TotalEnergies, EnBW Win in $3.2 Billion Offshore Wind Site Auction

© esbobeldijk / Adobe Stock
© esbobeldijk / Adobe Stock

Oil major TotalEnergies and utility EnBW won a 2.5 gigawatt (GW) German offshore wind site auction that fetched $3.2 billion, the country's energy regulator said on Friday, marking a plunge in price from last year.

The auction of two plots in the North Sea, located around 120 kilometers (75 miles) northwest of Heligoland, underscores TotalEnergies' continued interest in big offshore wind projects in Europe's largest economy.

The French oil major and British peer BP had emerged as winners in a similar auction last year that was seen as evidence that big oil is seeking to diversify away from fossil fuels.

"The results show the attractiveness of investing in offshore wind energy in Germany," Klaus Mueller, president of Germany's Federal Network Agency, said. "They are another important step towards achieving offshore expansion targets."

The auction consisted of two sites worth 1.5 and 1.0 gigawatt (GW) each. The planned offshore wind parks are expected to start operations in 2031, the regulator said.

TotalEnergies won the 1.5 GW site at a strike price of 1.96 billion euros ($2.1 billion) while EnBW won the 1.0 GW site at 1.07 billion, the regulator said.

Both companies must pay 10% to the German government within the next 12 months.

The result equates to an average strike price of around 1.2 million euros per MW, down a third from last year's average, but still a price not all bidders found palatable.

RWE, Germany's biggest electricity provider, had initially partnered with TotalEnergies in the auction, but said the French group would implement the project alone and it would exit the consortium.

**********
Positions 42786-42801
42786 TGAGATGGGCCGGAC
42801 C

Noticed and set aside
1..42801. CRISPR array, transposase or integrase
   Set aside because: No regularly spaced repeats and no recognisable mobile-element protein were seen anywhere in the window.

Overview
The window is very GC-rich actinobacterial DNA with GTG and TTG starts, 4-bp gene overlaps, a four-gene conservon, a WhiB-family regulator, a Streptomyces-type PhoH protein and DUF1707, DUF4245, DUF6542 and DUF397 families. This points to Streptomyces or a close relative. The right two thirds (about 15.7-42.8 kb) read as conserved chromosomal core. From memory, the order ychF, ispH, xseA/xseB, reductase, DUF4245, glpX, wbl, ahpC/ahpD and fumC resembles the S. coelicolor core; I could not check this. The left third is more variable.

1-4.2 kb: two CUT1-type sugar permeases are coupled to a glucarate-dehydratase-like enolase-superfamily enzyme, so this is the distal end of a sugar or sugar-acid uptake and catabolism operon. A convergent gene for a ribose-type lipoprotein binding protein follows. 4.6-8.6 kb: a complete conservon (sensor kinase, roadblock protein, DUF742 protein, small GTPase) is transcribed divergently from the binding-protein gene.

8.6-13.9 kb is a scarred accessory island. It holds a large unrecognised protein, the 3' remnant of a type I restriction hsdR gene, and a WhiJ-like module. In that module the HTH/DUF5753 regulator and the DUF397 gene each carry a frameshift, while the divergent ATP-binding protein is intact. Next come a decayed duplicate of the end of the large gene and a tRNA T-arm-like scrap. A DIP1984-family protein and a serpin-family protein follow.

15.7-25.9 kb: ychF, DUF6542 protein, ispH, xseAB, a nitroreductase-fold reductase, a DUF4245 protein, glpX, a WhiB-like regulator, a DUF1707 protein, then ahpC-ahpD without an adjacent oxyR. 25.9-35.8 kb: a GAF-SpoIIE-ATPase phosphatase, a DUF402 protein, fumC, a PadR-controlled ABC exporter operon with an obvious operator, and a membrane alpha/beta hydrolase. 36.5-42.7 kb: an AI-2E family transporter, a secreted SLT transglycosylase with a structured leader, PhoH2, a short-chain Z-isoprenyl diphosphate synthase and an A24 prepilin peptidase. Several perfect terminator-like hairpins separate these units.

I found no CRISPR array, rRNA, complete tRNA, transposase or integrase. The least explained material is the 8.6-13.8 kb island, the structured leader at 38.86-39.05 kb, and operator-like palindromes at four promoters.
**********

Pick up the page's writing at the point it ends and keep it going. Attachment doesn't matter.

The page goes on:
An RWE spokesperson said that bid levels had been incompatible with its criteria for economic investments and that the company would focus on its 1.6 GW North Sea cluster, for which it has taken a final investment decision.

Auctions have put major pressure on wind power supply chains at a time when wholesale power markets in most of Europe's key economies turned out zero or negative prices for a record number of hours in the first five months of this year.

Germany hosts Europe's biggest capacity of volatile solar and wind power generation.

Andreas Mummert, head of Politics at the German Foundation Offshore Wind Energy, said bidders had to aggressively look for ways to earn back their massive investments, including ditching pricier European wind turbine makers.

"And they can do so, simply put, in three ways: increase the pressure on the supply chain to lower the purchasing costs, sell the future electricity for higher prices, or buy Chinese."


($1 = 0.9355 euros)

(Reuters - Reporting by Christoph Steitz; Additional reporting by Riham Alkousaa; Editing by Andrey Sychev, Susan Fenton, Elaine Hardcastle)

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